City's textile heritage on show

Its rivers used to run red with dye but on Saturday Norwich's rich textile history was celebrated with a cocktail of colours.

Its rivers used to run red with dye but on Saturday Norwich's rich textile history was celebrated with a cocktail of colours.

From the vibrancy of the Singapore Sling to the moody Black Orchid, a range of glamorous dresses were modelled around the theme of decadent drinks as part of a sell-out event to raise money for the Costume and Textile Association for Norfolk Museum Service.

Ladies across the county dug deep into their wardrobes to lend beautiful gowns and evening wear for the vintage fashion show, held at the John Innes Centre, which raises much needed funds for the association to support the collection.

And with more than 20,000 items dating from the 16th century to the present, including 600 shawls and 700 pairs of boots and shoes, it is considered of national importance.

Sue Ticktum, association chairman, said: “We do one big fundraiser a year which helps us to purchase things to add to the collection such as a Campin and Towler shawl which cost £7,500 - which was part funded by the V&A.”

The shawl was made by the major Norwich manufacturer as a showpiece for the Great Exhibition in 1851.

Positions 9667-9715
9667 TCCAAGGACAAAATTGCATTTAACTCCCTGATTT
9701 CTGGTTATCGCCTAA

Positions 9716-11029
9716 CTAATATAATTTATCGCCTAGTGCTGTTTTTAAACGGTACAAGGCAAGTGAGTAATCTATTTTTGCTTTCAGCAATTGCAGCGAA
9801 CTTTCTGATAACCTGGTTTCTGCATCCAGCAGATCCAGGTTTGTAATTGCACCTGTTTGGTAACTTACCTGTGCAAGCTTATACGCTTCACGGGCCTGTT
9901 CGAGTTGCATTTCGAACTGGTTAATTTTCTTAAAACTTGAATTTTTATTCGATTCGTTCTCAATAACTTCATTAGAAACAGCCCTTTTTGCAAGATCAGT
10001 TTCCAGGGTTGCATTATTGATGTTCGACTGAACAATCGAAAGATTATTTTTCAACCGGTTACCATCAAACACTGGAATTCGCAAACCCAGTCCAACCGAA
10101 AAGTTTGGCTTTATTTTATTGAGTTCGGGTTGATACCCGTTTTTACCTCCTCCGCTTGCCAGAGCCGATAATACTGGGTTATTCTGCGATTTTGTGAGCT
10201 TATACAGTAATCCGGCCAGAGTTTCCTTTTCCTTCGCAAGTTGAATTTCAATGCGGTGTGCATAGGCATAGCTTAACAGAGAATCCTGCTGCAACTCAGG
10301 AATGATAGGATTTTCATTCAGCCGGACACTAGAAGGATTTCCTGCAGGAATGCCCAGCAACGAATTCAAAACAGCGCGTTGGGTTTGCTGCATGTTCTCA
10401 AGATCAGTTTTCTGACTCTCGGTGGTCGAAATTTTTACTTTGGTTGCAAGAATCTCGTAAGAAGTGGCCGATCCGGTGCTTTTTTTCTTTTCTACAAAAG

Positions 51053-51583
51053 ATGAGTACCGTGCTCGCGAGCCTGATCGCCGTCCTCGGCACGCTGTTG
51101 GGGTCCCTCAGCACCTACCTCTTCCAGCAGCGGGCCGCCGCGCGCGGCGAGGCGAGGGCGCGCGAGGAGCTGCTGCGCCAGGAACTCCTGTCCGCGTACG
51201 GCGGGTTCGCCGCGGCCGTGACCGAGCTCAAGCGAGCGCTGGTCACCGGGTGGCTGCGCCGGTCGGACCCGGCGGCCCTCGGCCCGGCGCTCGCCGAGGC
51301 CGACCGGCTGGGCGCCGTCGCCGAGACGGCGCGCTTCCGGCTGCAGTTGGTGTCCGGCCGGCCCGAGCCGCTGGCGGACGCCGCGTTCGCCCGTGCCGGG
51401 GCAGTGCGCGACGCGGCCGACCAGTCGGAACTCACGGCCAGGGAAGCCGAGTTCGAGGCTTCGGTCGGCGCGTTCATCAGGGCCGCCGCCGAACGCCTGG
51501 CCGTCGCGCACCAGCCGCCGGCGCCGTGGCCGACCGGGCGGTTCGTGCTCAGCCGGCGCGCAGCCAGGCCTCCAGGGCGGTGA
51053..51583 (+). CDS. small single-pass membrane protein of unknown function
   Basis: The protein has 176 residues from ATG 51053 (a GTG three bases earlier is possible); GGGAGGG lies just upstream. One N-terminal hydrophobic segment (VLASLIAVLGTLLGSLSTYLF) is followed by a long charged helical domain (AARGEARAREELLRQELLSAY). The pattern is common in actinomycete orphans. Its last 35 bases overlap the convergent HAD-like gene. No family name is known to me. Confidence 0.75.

Most Read

“Some of the money from this event will go to fund a textile trail at the end of August which will be a walk around the streets of Norwich. It will take in places such as Elm Hill where the weavers were,” she said.

The bank holiday event will highlight the city's once buoyant textile history, culminating at the Maddermarket Theatre where the last flourish of the trade - the colourful Norwich shawls - will be displayed.

The association has 500 members and is still growing.

Mrs Ticktum added: “There is a tremendous interest in vintage clothing at the moment, probably because they are so colourful and women feel good wearing them. It is a glamorous look that people like.”

The collection was previously housed at Strangers Hall but is now stored in specialist facilities at the Costume and Textile Study Centre, at Carrow House, in Norwich.

Organiser Vivenne Weeks, association vice chairman, praised the volunteer models.

“They tried the dresses on in September but they haven't seen them since. They are not professional models but they are just as competent. They are amazing.”

Entertainment also included the Early Dance Group, which specialises in Mediaeval, Tudor, 18th Century and Regency.

It is hoped the fashion show, which was sold out a month ago, would raised about £1,500.